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Mar 1, '11 re Libya, Sri Lanka, UN Corruption

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At UN, Al Khatib Confirms He's Still a Jordan Senator, Contract Still in Flux, Crackdowns Minimized as "Accidents"

By Matthew Russell Lee

UNITED NATIONS, April 4 -- The UN's Special Envoy to Libya Abdul Ilah Al-Khatib confirmed to Inner City Press on Monday that he is still a paid Senator in Jordan. Meanwhile he ostensibly serves only the UN.

  Al Khatib took questions from the press after briefing the Security Council about Libya. Inner City Press asked him if he is still a Senator from Jordan, paid by Jordan, and how that is consistent with his UN role.

  I am not a UN staff, he replied. The details of my contract are still being worked out.

  After the on-camera stakeout, he told Inner City Press he wish he had been contacted before the first story in this series.

  But Inner City Press has repeatedly asked UN spokesman Martin Nesirky and Farhan Haq to explain al Khatib's arrangement with the UN, in light of an Office of Legal Affairs memo calling his double service impermissible under UN rules and Charter.

  Inner City Press also asked Khatib for his views on the treatment of protesters in Jordan. He said that “other than one or two accidents,” Jordan has allowed protests to take place. But if that changes?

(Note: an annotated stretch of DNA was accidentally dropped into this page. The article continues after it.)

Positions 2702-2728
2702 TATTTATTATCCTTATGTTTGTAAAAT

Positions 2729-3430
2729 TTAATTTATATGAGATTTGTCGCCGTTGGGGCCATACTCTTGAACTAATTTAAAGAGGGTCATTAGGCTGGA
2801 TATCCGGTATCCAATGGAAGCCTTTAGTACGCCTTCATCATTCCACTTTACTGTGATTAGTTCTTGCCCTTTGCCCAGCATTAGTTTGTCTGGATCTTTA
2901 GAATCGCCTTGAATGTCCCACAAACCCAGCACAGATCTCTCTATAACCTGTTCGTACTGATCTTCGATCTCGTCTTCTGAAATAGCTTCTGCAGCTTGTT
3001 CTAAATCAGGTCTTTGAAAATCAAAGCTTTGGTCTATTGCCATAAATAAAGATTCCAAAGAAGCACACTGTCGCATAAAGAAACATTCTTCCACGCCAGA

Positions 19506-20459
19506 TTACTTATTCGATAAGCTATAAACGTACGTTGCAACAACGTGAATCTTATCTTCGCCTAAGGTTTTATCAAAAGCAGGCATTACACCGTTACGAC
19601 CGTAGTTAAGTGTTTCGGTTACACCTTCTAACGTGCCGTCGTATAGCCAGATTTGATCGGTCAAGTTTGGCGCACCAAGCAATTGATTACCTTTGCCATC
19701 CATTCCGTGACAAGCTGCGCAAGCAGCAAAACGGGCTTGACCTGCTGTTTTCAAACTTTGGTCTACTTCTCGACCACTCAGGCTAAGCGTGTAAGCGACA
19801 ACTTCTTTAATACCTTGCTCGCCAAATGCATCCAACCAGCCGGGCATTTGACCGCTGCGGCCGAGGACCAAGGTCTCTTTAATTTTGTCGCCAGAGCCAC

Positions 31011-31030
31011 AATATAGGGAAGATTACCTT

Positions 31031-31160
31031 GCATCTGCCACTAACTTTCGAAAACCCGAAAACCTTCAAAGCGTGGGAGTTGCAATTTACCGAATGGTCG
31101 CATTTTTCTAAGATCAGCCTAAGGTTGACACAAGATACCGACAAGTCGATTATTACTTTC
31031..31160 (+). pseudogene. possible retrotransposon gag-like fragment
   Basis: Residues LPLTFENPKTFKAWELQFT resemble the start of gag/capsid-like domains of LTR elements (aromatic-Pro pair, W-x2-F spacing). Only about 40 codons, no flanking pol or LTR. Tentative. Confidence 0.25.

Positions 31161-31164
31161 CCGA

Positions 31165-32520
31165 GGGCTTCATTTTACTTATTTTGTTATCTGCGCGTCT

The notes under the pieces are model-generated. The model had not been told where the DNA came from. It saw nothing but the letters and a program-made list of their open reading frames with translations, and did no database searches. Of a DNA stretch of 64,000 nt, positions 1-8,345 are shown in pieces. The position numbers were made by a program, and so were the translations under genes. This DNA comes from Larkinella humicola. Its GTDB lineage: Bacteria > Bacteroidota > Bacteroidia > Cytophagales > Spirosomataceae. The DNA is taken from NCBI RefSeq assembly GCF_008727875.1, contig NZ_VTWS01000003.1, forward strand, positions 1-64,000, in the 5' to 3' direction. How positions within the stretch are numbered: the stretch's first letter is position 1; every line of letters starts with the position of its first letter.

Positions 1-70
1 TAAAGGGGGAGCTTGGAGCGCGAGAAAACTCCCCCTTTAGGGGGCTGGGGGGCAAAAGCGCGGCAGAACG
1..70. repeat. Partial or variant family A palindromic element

Numerous UN sources have told Inner City Press of deep disquiet, even quite close to Ban Ki-moon, with Khatib's double service, and the selection of a sitting Senator from a country facing protests to represent the UN in Libya.

Ban & al-Khatib, Jordan pay not shown, who's playing whom?

  Some Council members have expressed, not for attribution, dissatisfaction with Khatib. That may explain the UN's move to its British former envoy to Nepal Ian Martin to work on a mission to Libya.

  It is now understood that the nomination of Ian Martin came not from the UK Mission but from within the UN Secretariat itself. Duly noted.

* * *

On Libya, Ban Ki-moon 's Envoy Khatib Works in Jordan, Ruling Snubbed, Private Planes Demanded from UN

By Matthew Russell Lee

UNITED NATIONS, March 27, updated -- The ostensibly full time envoy to Libya of UN Secretary General Ban Ki-moon, Abdul Ilah Al Khatib, “does have some responsibilities still in Jordan,” Ban's acting deputy spokesman Farhan Haq told Inner City Press on March 25.

  For week Inner City Press has asked the UN about Al Khatib still being paid as a Senator in Jordan and about his business interests including as a director of Jordan Ahli Bank which is a co top 20 owner of Union de Banques Arabes et Francaise with the Gaddafi controlled Libya Foreign Bank.

  Now, Inner City Press has learned that after this questioning began, UN staff wrote to the UN Office of Legal Affairs seeking a ruling on Al Khatib's unprecedented double service. OLA, with Ban's top lawyer Patricia O'Brien not there, has rendered the obvious ruling, that such double service is not permissible for a staff member or UN Envoy.

Tellingly, Ban has yet to acting on the ruling by his legal department, the staff tell Inner City Press. Rather, as Haq belatedly put it on March 25, “because of the speed with which we felt the need to appoint an envoy, some of the terms of his contract are still being worked out.”

But these conflicts of interest were obvious before Ban offered Al Khatib the job, after being turned down by Lakhdar Brahimi and Kemal Dervis. Close observers say that while Al Khatib may not be able, particularly with these conflicts, to negotiate any less bloody outcome in Libya, he negotiated masterfully with Ban Ki-moon.

  Once Ban publicly named Al Khatib as his envoy without getting any commitment to stop outside activities, Al Khatib has all the leverage. He is refusing to stop his activities, the sources say, and is in fact demanding that he remain based in Amman, Jordan.